AP Sports Writer
BEREA, Ohio (AP) -- Michael Lombardi came back to the Browns as unpopular as the day he left.
He realizes there are Cleveland fans who still despise him and Bill Belichick for releasing popular quarterback Bernie Kosar in 1993. Lombardi knows there are skeptics who question his ability to evaluate talent after failed drafts in Oakland. He understands the doubts about him jumping back into a front office after five years on TV.
Lombardi can't change the past, so he's moving forward.
"I'm just asking for a fair and honest chance," he said.
Lombardi, who most recently worked as an analyst for NFL Network, was introduced as Cleveland's new vice president of player personnel on Friday, a hiring met with mostly disapproval by many Browns fans who associate him with those dark days in the mid-1990s before former owner Art Modell moved the franchise to Baltimore.
Lombardi is aware of the negativity surrounding his return. The only thing he can do to change people's minds is help build the Browns into a consistent winner.
"Look," he said. "There is a great passion for football in this town. To me, whether it was a positive reaction or a negative reaction, the reaction is important because that's how important football is. It's my job to prove the reaction to be positive. It's not anybody else's. I take the responsibility to work hard at my craft and do it."
The 53-year-old Lombardi laughed when he was asked if the less-than-enthusiastic reception bothered him.
"I have thick skin," he said. "I worked for Al Davis. I've been ripped before."
He last worked in the NFL in 2007, the final of his eight years working under Davis, Oakland's maverick owner whose phone conversations with Lombardi never began with a 'hello' or ended with 'goodbye.' Lombardi ran the Raiders' personnel department and helped the team win three AFC titles and make one Super Bowl.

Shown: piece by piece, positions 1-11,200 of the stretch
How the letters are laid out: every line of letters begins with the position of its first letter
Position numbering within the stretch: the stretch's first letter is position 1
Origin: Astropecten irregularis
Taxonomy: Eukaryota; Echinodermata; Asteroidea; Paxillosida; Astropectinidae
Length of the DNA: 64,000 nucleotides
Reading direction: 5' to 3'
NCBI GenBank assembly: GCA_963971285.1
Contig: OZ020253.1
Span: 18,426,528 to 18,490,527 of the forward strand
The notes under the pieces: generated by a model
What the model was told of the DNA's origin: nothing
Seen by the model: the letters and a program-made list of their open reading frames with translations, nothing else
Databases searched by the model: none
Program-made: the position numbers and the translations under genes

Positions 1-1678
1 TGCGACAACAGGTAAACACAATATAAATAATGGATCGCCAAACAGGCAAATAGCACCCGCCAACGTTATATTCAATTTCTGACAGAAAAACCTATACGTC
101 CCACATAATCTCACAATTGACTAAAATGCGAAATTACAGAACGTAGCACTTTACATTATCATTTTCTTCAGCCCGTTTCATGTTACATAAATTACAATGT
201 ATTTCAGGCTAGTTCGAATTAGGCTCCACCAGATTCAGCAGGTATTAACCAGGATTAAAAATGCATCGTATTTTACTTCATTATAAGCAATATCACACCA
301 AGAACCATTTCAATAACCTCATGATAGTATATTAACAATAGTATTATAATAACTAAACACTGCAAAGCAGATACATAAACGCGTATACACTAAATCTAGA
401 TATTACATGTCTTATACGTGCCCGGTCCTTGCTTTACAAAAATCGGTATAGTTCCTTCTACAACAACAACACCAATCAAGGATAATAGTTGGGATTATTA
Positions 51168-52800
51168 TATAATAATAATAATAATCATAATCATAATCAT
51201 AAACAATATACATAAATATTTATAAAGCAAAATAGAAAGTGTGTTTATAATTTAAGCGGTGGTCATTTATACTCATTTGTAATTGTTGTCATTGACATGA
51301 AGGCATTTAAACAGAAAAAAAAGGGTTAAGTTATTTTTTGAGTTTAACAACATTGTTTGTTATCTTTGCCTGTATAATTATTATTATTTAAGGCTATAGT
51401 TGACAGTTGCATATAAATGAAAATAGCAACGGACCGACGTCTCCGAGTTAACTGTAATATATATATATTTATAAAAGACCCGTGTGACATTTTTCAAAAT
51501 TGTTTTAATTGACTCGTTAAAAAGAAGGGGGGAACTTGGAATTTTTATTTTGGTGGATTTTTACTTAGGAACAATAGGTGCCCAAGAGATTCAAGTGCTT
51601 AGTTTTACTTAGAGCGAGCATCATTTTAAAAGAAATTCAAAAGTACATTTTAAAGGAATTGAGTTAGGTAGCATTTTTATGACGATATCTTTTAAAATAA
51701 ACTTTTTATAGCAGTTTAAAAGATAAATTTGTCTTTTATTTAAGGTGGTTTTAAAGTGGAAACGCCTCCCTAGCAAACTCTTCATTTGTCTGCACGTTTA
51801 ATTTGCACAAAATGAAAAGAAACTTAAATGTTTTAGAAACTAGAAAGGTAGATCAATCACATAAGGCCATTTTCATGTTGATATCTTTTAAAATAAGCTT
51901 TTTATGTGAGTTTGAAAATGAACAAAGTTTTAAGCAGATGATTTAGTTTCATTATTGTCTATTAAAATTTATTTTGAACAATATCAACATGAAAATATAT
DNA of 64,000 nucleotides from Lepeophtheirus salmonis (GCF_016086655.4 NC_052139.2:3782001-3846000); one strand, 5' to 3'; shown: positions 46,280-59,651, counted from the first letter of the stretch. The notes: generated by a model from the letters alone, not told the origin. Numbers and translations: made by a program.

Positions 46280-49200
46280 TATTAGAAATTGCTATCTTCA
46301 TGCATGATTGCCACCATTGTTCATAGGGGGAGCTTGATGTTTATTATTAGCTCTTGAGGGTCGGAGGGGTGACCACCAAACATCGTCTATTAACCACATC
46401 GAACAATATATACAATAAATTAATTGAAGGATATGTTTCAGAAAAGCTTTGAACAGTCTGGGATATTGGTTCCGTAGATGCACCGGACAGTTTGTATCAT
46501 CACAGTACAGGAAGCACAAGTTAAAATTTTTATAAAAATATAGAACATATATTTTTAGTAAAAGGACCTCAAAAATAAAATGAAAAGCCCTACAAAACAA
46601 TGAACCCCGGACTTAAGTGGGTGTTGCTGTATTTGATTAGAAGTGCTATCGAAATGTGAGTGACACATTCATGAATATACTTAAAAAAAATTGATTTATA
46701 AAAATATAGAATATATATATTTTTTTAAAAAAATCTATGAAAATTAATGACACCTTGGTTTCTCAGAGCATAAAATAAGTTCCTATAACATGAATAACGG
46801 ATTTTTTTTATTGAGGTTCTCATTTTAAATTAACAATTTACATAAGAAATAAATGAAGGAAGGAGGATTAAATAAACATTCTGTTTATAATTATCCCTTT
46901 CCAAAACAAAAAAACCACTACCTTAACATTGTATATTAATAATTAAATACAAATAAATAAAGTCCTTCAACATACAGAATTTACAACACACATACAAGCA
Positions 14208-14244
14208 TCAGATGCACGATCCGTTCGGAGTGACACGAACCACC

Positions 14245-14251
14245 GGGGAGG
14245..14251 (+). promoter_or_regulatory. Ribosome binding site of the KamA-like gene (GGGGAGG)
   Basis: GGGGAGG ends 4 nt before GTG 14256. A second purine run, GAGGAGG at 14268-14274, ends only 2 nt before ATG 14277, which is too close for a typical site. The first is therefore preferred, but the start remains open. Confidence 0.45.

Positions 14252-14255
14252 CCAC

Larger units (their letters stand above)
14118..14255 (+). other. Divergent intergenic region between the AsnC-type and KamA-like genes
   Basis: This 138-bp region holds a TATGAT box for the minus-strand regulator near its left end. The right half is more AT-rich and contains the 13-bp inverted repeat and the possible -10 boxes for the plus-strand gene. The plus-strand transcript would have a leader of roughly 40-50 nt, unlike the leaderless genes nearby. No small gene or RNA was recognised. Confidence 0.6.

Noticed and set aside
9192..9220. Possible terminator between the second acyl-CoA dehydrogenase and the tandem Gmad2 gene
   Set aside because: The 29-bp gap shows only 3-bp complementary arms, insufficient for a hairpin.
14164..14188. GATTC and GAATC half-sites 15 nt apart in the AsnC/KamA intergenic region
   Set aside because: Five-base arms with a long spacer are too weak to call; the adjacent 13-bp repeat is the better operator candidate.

Before joining Oakland, he spent two seasons in Philadelphia working with new Browns CEO Joe Banner, who knew his decision to bring Lombardi to Cleveland would be met with criticism. Banner, though, believes Lombardi will be a perfect complement to owner Jimmy Haslam and new Browns coach Rob Chudzinski.
"Listen, I understand that I'm going out on the limb myself by hiring Mike," Banner said. "So I didn't do this casually. I've spent a lot of time talking to him about everything that matters before I put him in front of Jimmy or Chud. Time will tell if it's right or wrong, but I made (the choice) confidently and with my eyes open about the perceptions, about the realities, about my own time I spent with him.
"I feel comfortable with it."
Haslam said he consulted with "people at the very top of the NFL business" before he and Banner began their search for a new general manager or personnel director. Haslam said Lombardi, who has 22 years of pro front office experience, received high praise.
"Everyone of them said this," Haslam said. "'If you can get Mike Lombardi to be your general manager, you should hire him immediately.'"
After being introduced by Banner, Lombardi opened his remarks by saying he was "humbled and honored" to be back in Cleveland. Lombardi never imagined being back in the building where he spent long nights along with Belichick and his coaching staff, which included Alabama coach Nick Saban and Ravens GM Ozzie Newsome.
Lombardi is fond of those years and said he has changed in the time since.
"When we left in '96 after the team moved it was heartbreaking," he said. "I think we've all grown from those days. I know I have, and I think our careers have all grown. I stand in front of you different professionally and personally and with more passion than ever."
Banner has maintained a close relationship with Lombardi since their time together in Philadelphia. As the Browns pointed out in their press release, Lombardi played an integral role in the 1998 draft and a trade for linebacker Hugh Douglas, laying the foundation for the Eagles, who made four consecutive trips to the NFC Championship and one Super Bowl.
Banner feels his friend has grown.
"There's no question he's changed," Banner said. "First, he's very introspective and I don't know if I would have used that word 15 years ago. So I think his sense of self and his awareness of self is dramatically different than it was. Like too many of us, you don't fully appreciate something until you lose it.